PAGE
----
Parashah Toldot: Dysfunction, Redemption and Learning to Swim

The story of Yitzhak and Rivkah’s sons Yaakov and Esav is a compelling and difficult one. In this week’s Torah portion Yaakov , the eventual namesake of the people of Israel, is seen committing some very questionable acts. His brother, Esav, is clearly not the brightest human being, and we see Yaakov tricking him out of all of the inheritance that he believed he was to receive from his father. The first time, Yaakov takes advantage of Esav’s ravenous hunger, and makes him pledge his birthright for a bowl of stew. The second time, under his mother Rivkah’s recommendation and with a great deal of her help, Yaakov tricks his now-blind father into believing that he is Esav coming for his deathbed blessing. Not quite the behavior we’d expect or desire from the person who gave his name to Israel.

 

The name of this week’s parshah is Toldot, or generations in English. Prior to the story of Yaakov and Esav, we are given a narrative of Yitzhak repeating almost exactly his own father Avraham’s ambulations around the land of Canaan. On the same theme, our introduction to the story of Yaakov and Esav is focused on parental favoritism, Yitzhak favoring Esav, and Rivkah favoring Yaakov. When looked at from a zoomed out lens, we see what this parsha is really about – trans-generational relationships.

 

If we accept this as being the main theme of Toldot, then we should take a step back and not just look at condemning Yaakov, but instead figure out what the generational factors here are. It is clear that Rivkah pushes him towards some of his behavior, and it is also quite clear that his father’s affections are showered upon his brother and withheld from him. It’s a common trope today, in our post-Freudian world, to focus on how our parents messed us up, and how our foibles and failings can be traced back to their foibles and failings. Looking at Toldot, we see that this certainly isn’t a new idea.

 

So was this behavior Yaakov’s fault? Was it Yitzhak and Rivkah’s? Even Avraham and Sarah’s? Are our own failings ours, or are they our parents’? The Babylonian Talmud teaches us that a father’s responsibility to his son is “to circumcise, redeem, teach him Torah, take a wife for him, and teach him a craft. Some say, to teach him to swim too“ (Kiddushin 29a).

 

The first three responsibilities are the religious traditions of circumcision, redemption of the firstborn from God via paying a Kohen, and teaching Torah, but the last three are quite practical. The Talmud goes on into pages and pages of debating and interpreting what each of these things means, except for the responsibility to teach a child to swim in which there is no debate, only an explanation that “his life may depend on it” (Kiddushin 30b).

 

So it goes with the relationship between parents and children. For every attempt to do the right thing, either by teaching your child correctly, or living up to your parents’ expectations, there is always another way to interpret or debate the outcome. It is always possible to blame yourself for your child’s failings, or take credit for your child’s successes. It is similarly always possible to blame your parents for your failings, or to credit them your successes. In the end, one can never truly know which pieces of their parents’ parenting or their own parenting have affected the eventual outcome. Foresight and hindsight are both almost impossible when attempting to uncover which pieces of these very basic relationships will be highlighted in the future or have colored our lives.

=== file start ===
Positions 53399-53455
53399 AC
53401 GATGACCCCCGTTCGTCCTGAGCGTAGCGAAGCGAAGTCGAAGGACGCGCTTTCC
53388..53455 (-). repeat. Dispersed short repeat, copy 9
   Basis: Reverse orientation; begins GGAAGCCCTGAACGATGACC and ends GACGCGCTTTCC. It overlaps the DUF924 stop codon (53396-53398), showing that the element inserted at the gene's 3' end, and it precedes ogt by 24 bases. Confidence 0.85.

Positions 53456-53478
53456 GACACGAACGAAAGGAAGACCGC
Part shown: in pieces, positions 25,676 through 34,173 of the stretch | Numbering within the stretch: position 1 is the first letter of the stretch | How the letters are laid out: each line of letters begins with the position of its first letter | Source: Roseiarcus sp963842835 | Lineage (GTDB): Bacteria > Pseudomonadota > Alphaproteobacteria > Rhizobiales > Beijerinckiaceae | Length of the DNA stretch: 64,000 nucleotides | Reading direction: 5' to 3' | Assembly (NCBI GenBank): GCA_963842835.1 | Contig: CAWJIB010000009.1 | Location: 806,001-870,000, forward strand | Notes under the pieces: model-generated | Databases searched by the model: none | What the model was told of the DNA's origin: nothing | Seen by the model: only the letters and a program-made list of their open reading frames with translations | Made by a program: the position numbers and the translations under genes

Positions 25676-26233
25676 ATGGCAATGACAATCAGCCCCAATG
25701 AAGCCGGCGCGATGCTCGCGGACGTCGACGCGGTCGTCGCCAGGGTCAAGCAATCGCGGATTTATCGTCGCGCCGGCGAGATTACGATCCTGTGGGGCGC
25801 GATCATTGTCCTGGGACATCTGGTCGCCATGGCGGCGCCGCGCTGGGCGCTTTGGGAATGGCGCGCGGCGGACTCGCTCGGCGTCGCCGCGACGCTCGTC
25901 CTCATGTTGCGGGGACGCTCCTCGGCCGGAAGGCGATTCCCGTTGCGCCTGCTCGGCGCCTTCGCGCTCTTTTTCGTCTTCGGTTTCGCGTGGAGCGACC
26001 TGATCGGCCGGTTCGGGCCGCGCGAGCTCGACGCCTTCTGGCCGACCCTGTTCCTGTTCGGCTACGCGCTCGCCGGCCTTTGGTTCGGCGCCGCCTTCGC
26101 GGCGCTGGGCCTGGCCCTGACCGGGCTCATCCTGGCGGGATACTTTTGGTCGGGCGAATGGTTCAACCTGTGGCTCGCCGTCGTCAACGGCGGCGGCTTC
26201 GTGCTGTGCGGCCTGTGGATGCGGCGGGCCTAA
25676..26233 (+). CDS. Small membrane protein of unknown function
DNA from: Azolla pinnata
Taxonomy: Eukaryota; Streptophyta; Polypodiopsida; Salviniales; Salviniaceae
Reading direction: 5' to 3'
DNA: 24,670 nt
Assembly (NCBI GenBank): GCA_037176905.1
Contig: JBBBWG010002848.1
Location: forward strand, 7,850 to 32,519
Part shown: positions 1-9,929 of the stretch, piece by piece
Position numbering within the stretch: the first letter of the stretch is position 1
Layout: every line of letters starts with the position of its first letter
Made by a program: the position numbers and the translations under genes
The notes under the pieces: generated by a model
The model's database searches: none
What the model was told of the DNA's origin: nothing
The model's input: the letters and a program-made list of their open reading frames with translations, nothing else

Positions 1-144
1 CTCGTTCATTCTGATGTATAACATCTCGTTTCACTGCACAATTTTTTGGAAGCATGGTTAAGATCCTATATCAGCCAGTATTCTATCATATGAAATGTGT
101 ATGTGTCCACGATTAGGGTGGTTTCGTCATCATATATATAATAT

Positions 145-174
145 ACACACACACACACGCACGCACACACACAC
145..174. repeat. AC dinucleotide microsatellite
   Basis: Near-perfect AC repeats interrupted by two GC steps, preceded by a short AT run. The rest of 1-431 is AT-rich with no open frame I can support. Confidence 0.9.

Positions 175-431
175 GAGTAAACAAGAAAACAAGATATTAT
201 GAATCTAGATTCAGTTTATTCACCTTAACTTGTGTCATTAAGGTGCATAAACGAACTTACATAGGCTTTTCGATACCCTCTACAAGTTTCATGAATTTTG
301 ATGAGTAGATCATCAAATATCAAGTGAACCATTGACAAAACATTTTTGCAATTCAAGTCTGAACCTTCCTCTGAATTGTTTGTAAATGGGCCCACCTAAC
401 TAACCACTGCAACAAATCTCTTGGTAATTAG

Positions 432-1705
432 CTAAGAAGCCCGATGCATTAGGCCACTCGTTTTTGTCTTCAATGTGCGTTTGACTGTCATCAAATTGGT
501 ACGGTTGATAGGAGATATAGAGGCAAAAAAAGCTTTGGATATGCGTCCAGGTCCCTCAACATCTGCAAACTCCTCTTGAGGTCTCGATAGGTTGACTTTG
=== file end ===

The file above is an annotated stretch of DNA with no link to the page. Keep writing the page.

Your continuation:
I think that we can absolve Yaakov of at least some of his guilt through an acknowledgment of this reality of the relationship between the parent and child. This trickster-like behavior was clearly being taught to him by his mother as a way of gaining the attention and affection of his aloof father. In a way, we can see this parshah as all prelude to the fruition of Yaakov into Yisrael which comes later in Bereishit. By suspending our own judgment we can see the tragedy in the way the portion, which is Yaakov’s entire youth, plays out.

What a child takes from a parent’s attempts at education is out of control of the parent; what a parent does to attempt to educate a child is out of control of the child. In spite of our choices to trick our brothers, push our children to do the wrong thing, or disrespectfully swindle our parents, as we continue to live we gain new chances to do the right thing. The Talmud’s clarity on why it is important to teach your child to swim is clear. In my opinion, though, the swimming that the Talmud is referring to is not simply swimming. It is the knowledge one needs to continue moving forward in the world; to continue receiving the chance to make the right choices that will redeem his or her life. Yaakov’s redemption through his own actions later in the Torah show us that the indiscretion of youth, or the damaging meddling of passive aggressive parents, is not something that stands alone as a root of human development and personality. In Yaakov’s youth and family we can see our own, and in his later redemption we see hope for ourselves and our own families.

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